COS 71-2
Responses of vernal pool plant species to annual fluctuations in weather in California’s Central Valley

Wednesday, August 13, 2014: 8:20 AM
Beavis, Sheraton Hotel
Mairgareth A. Christman , Institute for Ecohydrology Research, Davis, CA
Niall F. McCarten , Institute for Ecohydrology Research, Davis, CA
Background/Question/Methods

Hardpan vernal pools in California’s Central Valley are seasonal wetlands which support a high diversity of native plant species but face many challenges including continuing habitat loss and effects of climate change. Individual vernal pools have unique hydrology due to variation in such factors as catchment area, depth to water-restricting soil layers and total annual precipitation. Over the last 7 years, hardpan vernal pools at Mather Field (Sacramento County), CA were studied to determine how plant species respond to changes in pool hydrology through time. Pool inundation periods were calculated based on hourly measurements of water depths obtained with water level dataloggers. Detailed measurements of plant locations within pools were obtained using a real-time kinematic global positioning system so that hydroperiods could be calculated for individual species within pools.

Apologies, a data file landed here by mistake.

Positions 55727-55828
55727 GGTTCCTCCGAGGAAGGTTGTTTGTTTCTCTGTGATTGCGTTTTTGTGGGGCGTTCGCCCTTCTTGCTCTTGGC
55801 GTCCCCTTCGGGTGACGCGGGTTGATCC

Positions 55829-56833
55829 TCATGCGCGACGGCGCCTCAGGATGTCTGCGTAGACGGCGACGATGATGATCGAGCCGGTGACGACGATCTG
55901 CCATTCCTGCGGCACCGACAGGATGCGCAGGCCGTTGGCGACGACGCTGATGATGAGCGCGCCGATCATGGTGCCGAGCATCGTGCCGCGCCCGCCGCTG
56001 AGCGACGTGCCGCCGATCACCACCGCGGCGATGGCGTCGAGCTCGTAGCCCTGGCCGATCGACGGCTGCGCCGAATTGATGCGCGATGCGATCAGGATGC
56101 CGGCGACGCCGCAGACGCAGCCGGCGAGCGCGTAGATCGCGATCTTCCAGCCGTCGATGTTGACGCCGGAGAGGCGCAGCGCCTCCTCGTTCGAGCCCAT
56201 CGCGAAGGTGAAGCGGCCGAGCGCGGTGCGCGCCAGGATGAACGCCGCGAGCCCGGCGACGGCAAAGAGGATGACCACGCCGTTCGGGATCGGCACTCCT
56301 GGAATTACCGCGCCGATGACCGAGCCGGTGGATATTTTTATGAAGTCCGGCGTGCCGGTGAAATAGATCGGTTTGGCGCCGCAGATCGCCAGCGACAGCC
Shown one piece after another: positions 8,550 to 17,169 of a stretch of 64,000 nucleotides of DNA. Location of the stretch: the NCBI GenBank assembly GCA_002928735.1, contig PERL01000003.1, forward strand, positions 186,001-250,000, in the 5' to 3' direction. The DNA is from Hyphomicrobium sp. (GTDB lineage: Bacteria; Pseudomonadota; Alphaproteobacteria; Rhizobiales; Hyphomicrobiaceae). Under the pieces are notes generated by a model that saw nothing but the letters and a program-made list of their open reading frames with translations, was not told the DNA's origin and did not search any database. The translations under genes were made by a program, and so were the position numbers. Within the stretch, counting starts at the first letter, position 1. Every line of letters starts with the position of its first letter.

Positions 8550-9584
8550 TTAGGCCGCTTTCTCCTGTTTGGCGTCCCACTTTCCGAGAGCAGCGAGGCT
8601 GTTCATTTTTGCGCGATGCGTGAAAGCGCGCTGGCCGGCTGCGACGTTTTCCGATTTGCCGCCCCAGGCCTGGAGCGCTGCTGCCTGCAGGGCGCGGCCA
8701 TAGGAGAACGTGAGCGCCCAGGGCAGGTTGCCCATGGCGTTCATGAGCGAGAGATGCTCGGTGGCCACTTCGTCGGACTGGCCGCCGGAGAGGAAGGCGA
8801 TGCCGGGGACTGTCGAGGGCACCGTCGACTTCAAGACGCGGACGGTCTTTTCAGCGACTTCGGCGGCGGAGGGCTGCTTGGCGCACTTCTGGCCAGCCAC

Results/Conclusions

Inundation periods for individual pools varied substantially from year to year (e.g., 50-142 days of inundation in one pool). Timing of seasonal precipitation had a strong effect on pool inundation period length, with late precipitation resulting in shorter inundation periods even if total rainfall was greater. Hydroperiods for individual plant species were typically narrow within individual pools in any year (e.g., Eleocharis macrostachya had a mean hydroperiod of 42.8 +/- 2.1 days in 2013), but across years or across pools within years, hydroperiods for species were quite variable (e.g., in just one pool E. macrostachya’s mean hydroperiod ranged from 49.2 to 136.2 days across all years). Despite increased abundance of non-native species in years with late and/or low rainfall, native species again dominated pools when pools inundated earlier and/or longer. These annual dynamics highlight the effects that climate change will have on vernal pool systems. Estimates of rainfall and temperature change for the next century predict that vernal pools in the Sacramento Valley will have longer inundation periods, favoring perennial species like E. macrostachya, while those in San Joaquin Valley will have shorter inundation periods, likely resulting in increased invasion by upland or non-native species.